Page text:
The secret Charles carries, and his father entrusted to him on his death is intriguing. We get little hints, and yes, we might work out what it all means, but that doesn’t matter because our characters don’t know, and their journey to discovery is well constructed.

There’s plenty of hand-to-hand fighting in this novel and no end of betrayals right up until the last page, as the ‘big reveals’ occur, and it makes for a thoroughly enjoyable, well-crafted Norse tale. I loved it:) I can’t wait for book 2.

Meet the Author

Donovan Cook is the author of the well-received Ormstunga Saga series which combines fast-paced narrative with meticulously researched history of the Viking world, and is inspired by his interest in Norse Mythology.  He lives in Lancashire and his first title in a new series for Boldwood will be published in Spring 2023. 

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Check out my previous posts with Donovan Cook.

Son of Anger (review)

Son of Anger (blog tour)

Today, I’m welcoming Melissa Addey and her novel, From the Ashes to the blog #blogtour

Here’s the blurb

They called it the Flavian Amphitheatre. We call it the Colosseum. Let the Games begin. 

Rome, 80AD. A gigantic new amphitheatre is being built. The Emperor has plans for gladiatorial Games on a scale no-one has ever seen before. But the Games don’t just happen by themselves. They must be made. And Marcus, the man in charge of creating them, has just lost everything he held dear when Pompeii disappeared under the searing wrath of Vesuvius.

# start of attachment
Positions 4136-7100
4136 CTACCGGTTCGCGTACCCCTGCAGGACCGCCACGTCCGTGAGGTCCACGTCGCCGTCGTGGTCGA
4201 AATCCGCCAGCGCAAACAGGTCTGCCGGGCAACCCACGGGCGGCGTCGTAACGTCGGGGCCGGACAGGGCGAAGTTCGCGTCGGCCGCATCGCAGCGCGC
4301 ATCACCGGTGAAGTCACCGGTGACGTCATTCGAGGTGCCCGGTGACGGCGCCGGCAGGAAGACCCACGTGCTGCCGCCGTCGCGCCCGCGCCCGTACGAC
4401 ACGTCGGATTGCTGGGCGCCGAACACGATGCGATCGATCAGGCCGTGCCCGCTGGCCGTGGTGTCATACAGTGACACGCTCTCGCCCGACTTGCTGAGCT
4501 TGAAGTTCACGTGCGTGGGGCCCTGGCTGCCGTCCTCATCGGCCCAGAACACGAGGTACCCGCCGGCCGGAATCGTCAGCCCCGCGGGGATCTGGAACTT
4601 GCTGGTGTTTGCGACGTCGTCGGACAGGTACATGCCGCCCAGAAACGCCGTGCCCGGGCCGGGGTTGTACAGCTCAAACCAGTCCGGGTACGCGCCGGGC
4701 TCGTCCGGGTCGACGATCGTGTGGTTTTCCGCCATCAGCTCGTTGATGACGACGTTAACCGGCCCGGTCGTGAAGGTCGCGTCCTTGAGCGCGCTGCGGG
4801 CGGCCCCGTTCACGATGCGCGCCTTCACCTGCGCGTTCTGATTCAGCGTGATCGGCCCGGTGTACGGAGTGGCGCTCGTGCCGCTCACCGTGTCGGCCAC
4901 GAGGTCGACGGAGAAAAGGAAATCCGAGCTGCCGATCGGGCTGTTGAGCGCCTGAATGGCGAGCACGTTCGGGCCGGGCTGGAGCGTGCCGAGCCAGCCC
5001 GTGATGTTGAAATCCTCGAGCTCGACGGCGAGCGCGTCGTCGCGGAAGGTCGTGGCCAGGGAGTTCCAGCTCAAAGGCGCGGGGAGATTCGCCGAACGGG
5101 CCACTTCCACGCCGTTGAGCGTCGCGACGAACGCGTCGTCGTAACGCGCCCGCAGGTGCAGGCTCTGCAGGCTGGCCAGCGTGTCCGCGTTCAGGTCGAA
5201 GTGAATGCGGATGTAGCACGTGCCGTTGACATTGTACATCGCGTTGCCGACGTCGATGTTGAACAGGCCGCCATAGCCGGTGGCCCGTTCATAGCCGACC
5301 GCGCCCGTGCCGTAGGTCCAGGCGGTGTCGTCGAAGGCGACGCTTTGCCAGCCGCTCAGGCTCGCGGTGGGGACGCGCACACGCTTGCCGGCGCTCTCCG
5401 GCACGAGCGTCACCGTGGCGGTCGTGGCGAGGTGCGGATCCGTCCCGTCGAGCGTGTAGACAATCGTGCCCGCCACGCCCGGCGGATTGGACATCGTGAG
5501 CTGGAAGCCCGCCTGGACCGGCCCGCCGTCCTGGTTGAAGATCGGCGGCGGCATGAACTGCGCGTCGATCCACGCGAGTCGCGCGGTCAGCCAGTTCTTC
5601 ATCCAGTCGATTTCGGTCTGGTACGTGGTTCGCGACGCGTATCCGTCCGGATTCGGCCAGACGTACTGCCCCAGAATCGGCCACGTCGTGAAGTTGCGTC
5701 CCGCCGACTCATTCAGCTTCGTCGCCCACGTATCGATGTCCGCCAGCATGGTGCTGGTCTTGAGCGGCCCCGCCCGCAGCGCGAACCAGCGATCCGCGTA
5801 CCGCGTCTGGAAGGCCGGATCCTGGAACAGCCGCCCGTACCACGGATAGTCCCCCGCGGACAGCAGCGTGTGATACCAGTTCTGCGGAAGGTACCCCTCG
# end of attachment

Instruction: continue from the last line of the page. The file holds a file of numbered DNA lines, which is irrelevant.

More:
Now it will fall to Althea, the slave woman who serves as his scribe, to ensure the Colosseum is inaugurated on time – and that Marcus makes his way out of the darkness that calls to him.

Can a motley crew comprising a retired centurion, slaves, a prostitute and an ex Vestal Virgin pull off the greatest gladiatorial Games ever seen? Or will they fail and find themselves in the arena as punishment? Time is running out to deliver an unforgettable spectacle.

From the Ashes is the first, fast-paced novel in the gripping new Colosseum series. Follow the quick-witted and fiercely loyal backstage team of the Colosseum through the devastation of Pompeii, plague and fire. This is historical fiction at its most captivating: both action-packed and tender.

Take a front row seat at the Colosseum’s inaugural gladiatorial Games. Buy From the Ashes today.

Trailer Link –

Purchase Link 

Amazon UK Amazon US

My Review

From the Ashes is a captivating tale of Rome in the aftermath of the eruption of Vesuvius. Titan is Emperor (incidentally, I’ve not long read Simon Turney’s take on Domitian, and I felt as though I knew the time period well), and the Flavian Amphitheatre is to be opened in honour of his father. As such, he is invested in its success.

From the Ashes, told through the eyes of Althea, a Greek slave woman, is a well-told and thrilling story of the Colosseum by those who ensure the spectacle is arranged and carried out as expected for the people attending the games, including the Emperor and despite the year of the three disasters, the eruption of Vesuvius, a plague and a fire that threatens Rome itself.

Althea is a fabulous main character. Her viewpoint, as a slave woman who became a freewoman, who once lived in Pompei and yet has knowledge of Rome, ensures that while the reader might be a stranger to the era, she certainly is not. The telling of the tale is thrilling.